09 August 2016

I am her first and best advocate

Photo by Brandi Gilbertson
If you've been following this blog for a while, you probably already know about Tink's health concerns. They've been going on since her birth (well, before her birth, really), and sometimes I feel like we're going in circles trying to figure out what's causing these problems.

Right now, the most important issue we're dealing with is failure to thrive. We've ruled out any physical GI problem. Her blood work (almost) always comes back perfectly normal. So we're taking her care in a different direction: psychological.

Tink's pediatrician has referred her for behavioral therapy for a probable feeding disorder. We're optimistic that the treatment plan will help her, and we'll be able to get her healthy.

The problem is that my mama-sense is still tingling.

When Tink was still in infancy (a little over a year old) we took her to see a pediatric geneticist. While he didn't find anything at that time he could diagnose her with, he had a few conditions in mind that she could have, but was too young to meet the diagnostic criteria for. There were also a couple of conditions he was thinking about, but they would have required specialized genetic testing to diagnose, and he wasn't prepared to do that at that time.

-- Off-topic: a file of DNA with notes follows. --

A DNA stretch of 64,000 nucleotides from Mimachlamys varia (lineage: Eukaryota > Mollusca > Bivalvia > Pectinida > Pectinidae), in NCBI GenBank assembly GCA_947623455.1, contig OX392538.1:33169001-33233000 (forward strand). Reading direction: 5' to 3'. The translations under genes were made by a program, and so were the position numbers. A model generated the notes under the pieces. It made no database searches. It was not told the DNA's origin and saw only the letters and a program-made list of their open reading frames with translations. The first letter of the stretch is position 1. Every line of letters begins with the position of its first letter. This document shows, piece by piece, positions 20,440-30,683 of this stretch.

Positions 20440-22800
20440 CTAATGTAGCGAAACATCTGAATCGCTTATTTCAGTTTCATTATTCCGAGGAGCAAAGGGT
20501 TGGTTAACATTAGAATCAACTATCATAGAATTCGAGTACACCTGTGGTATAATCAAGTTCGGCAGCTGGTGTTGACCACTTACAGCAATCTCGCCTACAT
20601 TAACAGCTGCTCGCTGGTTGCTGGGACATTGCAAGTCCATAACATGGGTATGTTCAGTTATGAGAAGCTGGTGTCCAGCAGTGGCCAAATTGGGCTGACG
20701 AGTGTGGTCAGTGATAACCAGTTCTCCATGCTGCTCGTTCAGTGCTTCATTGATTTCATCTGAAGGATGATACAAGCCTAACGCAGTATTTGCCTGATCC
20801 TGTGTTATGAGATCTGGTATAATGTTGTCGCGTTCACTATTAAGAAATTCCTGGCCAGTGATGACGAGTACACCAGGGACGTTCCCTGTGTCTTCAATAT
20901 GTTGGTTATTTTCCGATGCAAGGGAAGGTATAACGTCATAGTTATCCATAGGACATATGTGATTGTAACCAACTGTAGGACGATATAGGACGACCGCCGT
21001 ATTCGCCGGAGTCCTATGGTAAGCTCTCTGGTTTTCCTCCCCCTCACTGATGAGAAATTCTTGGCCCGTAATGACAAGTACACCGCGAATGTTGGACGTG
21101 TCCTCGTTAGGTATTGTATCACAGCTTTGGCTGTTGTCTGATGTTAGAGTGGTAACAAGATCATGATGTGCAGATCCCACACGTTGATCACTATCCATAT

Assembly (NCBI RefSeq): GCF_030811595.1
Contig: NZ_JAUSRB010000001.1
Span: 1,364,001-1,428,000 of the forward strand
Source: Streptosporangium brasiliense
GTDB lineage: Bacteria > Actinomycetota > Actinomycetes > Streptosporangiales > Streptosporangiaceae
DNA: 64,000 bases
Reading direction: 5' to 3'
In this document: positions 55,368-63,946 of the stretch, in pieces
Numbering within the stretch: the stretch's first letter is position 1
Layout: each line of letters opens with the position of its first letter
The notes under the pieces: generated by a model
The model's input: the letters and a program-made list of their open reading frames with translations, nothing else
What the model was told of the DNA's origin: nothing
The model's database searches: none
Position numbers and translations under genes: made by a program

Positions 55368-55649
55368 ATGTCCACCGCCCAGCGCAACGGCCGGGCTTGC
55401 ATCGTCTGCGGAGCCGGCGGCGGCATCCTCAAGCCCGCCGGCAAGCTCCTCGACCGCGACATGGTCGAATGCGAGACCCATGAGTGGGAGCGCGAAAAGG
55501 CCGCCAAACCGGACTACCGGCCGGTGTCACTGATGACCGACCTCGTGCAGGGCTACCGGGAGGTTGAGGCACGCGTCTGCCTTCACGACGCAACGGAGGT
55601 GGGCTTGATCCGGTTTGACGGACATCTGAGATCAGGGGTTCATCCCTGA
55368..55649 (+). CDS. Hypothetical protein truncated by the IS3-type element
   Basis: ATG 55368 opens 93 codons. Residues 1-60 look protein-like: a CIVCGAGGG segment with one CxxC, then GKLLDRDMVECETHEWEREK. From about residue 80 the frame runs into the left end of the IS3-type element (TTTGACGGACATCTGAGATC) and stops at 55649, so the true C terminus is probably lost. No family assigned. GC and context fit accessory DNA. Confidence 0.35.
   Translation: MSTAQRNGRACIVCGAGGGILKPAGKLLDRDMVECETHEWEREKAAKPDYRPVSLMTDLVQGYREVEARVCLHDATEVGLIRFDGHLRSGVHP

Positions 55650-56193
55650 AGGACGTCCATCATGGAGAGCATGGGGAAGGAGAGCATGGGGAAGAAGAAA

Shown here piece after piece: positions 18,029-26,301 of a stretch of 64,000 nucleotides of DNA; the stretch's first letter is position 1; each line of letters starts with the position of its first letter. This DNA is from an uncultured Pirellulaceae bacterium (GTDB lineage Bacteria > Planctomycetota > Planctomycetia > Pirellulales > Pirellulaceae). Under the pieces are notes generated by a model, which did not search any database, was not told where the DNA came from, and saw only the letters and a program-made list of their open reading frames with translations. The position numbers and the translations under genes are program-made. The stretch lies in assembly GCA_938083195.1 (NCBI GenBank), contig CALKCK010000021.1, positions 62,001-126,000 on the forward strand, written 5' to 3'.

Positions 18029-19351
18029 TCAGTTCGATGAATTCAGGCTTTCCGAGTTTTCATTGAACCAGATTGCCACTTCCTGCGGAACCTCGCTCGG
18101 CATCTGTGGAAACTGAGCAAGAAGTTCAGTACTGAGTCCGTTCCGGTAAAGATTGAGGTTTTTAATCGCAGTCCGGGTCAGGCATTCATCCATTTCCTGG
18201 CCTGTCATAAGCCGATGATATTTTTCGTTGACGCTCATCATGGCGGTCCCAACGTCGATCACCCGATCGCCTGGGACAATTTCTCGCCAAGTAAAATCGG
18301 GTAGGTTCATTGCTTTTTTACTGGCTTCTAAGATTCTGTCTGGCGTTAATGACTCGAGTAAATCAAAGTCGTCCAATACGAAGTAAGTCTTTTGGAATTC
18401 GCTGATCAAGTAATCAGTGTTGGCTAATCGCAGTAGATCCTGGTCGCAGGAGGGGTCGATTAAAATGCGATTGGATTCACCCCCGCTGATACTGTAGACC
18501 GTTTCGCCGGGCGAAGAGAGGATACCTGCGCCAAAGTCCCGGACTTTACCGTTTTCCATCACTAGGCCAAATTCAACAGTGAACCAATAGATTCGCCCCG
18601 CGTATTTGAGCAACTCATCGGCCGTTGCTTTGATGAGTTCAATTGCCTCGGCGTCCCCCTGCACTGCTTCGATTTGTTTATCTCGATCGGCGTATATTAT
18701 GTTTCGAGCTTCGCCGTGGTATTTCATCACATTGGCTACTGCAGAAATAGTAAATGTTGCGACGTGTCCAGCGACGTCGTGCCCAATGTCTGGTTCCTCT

As Tink has gotten older and (somewhat) bigger, the geneticist's report keeps echoing in my mind. I've done a little research (I know), and I can see signs of one of the conditions the geneticist mentioned all that time ago.

I'm reluctant to say, "I think Tink has this" to a pediatrician or other health care professional because I don't want to sound alarmist or that I'm looking for something more serious to be wrong with her. I don't want that at all. I want my daughter to be healthy. And the key to getting her healthy is finding out the cause of these problems.

As her mom, I know I am Tink's first and best advocate. I know what's normal and abnormal. I know if she's okay or not okay. And I have to follow my instincts when advocating for her.

I do think she might have one of the conditions the geneticist mentioned. But she might not. And I definitely think the more pressing concern is addressing her probable feeding disorder. Once that's out of the way, she'll either get better or we'll move on to the next round of diagnostic testing.

And I will always advocate for her as fiercely as I can.

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